A friend of ours always used to say, "We tease because we love." While that always seemed like a convenient excuse for him to continue peppering us with verbal jabs, we get it. Good-natured ribbing is a part of life, and when done in the right spirit, it helps us all laugh a bit at the more ridiculous aspects of the world.
Hence, our third annual Cluck-ups. The idea was hatched years ago by an Indy staff that had stockpiled bits of silly, surreal or otherwise bizarre news throughout the year—and wanted to do anything but the typical year-end retrospective. The name derives from the never-ending chicken debates that defined the Missoula City Council in 2007, which just happened to be the same year we brought these awards to print. We've kept both the format and the name intact because, for better or worse, we have no shortage of people—including us (see sidebar)—who have laid an egg this year.
House Minority Leader Scott Sales, R-Bozeman, opened the 61st Montana Legislature with a speech in which he attributed a series of quotes to Abraham Lincoln, such as, "You cannot strengthen the weak by weakening the strong." Unfortunately for Sales, Lincoln never said the quotes. William John Henry Boetcker authored "The Ten Cannots" 41 years after Lincoln's death. Sales said he found the list on the Internet and apologized for not doing better research.
Sorry to eat and ride
U.S. Sen. Max Baucus proudly represented Montana at the January inauguration of President Barack Obama by dressing—and acting—like a cowboy. As the Washington Post reported, "Senate Finance Committee Chairman Max Baucus, D-Mont., dressed in rodeo gear, paid his respects to Obama as soon as the guests started eating, bowing out early so he could get ready for his appearance in the inaugural parade in which he'll be riding a horse with a Montana float."
Music with a message
The Montana Meth Project launched a Presidents' Day rally at the Capitol that included a lively pop soundtrack, including the Black Eyed Peas' 2004 radio hit, "Let's Get it Started." The single originally appeared on the group's 2003 album, Elephunk, as a drug anthem titled, "Let's Get Retarded."
Imagine how many Mutt Mitts this would buy
Motor vehicle offices across the state closed for two days in June to repair the new Montana Enhanced Registration and Licensing Information Network, otherwise known as MERLIN. The state spent $28.5 million and four years developing the software.
Flathead Lake resident Holly Wurl protested the "loud, unabated noise from roosters" in a court filing over her neighbor's chicken coop. The official complaint included Wurl's exhaustive, three-month rooster crow log, in which she detailed precisely when and how many times her neighbor's roosters cock-a-doodle-dooed. For example, Wurl claimed that on July 4, 2008, the roosters crowed 38 times between 4:35 a.m. and 4:41 a.m., and 33 times between 4:47 and 4:58 a.m. And then about 100 more times throughout the day.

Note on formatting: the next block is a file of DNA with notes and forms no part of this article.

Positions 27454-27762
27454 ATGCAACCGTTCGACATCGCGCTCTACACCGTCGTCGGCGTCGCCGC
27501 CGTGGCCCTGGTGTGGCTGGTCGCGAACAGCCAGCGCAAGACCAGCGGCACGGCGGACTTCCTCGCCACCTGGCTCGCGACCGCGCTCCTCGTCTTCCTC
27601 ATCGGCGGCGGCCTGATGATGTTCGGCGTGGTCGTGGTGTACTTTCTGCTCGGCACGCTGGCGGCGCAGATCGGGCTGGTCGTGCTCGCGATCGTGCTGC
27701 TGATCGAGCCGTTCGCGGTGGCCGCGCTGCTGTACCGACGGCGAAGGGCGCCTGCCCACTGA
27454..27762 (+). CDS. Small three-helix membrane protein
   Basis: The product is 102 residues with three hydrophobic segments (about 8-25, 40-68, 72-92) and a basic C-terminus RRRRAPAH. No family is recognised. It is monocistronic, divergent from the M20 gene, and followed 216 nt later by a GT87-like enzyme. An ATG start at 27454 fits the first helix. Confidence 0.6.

High refers to more than just our elevation
A January Forbes report on the country's failed drug war singled out "America's Drug Capitals," including New Orleans, Baltimore, San Francisco...and Missoula. According to a survey by the Substance Abuse & Mental Health Services Administration, 13.8 percent of households polled in Montana's Region 5—Flathead, Lake, Lincoln, Mineral, Missoula, Ravalli and Sanders counties—reported using illicit drugs in a prior 30-day period. Twelve percent in our region reported using marijuana in the prior 30-day period. Both placed our region at the top of the list.
It's gettin' hot in here
Noted social networking fan Rep. Denny Rehberg took to his Twitter account before President Obama's first address to Congress, letting all his tweeps know: "On the floor of the house of reps. Waiting to hear Barack. Place is on fire."
A different kind of heat
After he was involved in a late-night Flathead Lake boat crash that injured all five passengers, Rehberg waited seven hours before calling his wife, Jan, to let her know he had been hospitalized at Kalispell Regional Medical Center. "He is in a little bit of trouble," Jan said during a press conference.
I am hard, but I am fair
Actor R. Lee Ermey, better known as hardass Gunnery Sgt. Hartman in Stanley Kubrick's classic Full Metal Jacket (and the character who spoke the line above), recovered a bag of un-deposited cash and checks while filming a History Channel show in Missoula. Ermey found the bag—with deposit slips for $3,700 and $2,800, and approximately $8,000 in cash—on a blacktop near Fort Missoula and returned it to the Wells Fargo on Russell Street.
An udderly silly moooooove
The Western Montana Fair embraced a new slogan this year: "I herd it through the bovine."
Maybe she should write more about bungee cords
University of Montana assistant law professor Kristen Juras protested the student newspaper's publication of a weekly sex column by senior Bess Davis. Juras claimed Davis wasn't qualified to dispense sex advice and that her "Bess Sex Column" portrayed "a hook-up culture that has unhealthy physical, psychological and emotional effects on students." Juras, who also serves as faculty advisor to the Christian Legal Society, unsuccessfully pleaded for the column to be removed.
What exactly did he expect for $60?
John Erbele, the former pastor at Missoula's South Hills Evangelical Church (SHEC), allegedly paid $60 to a hooker in St. Paul, Minn., who turned out to be an undercover cop. Erbele was one of 16 "johns" arrested during the sting.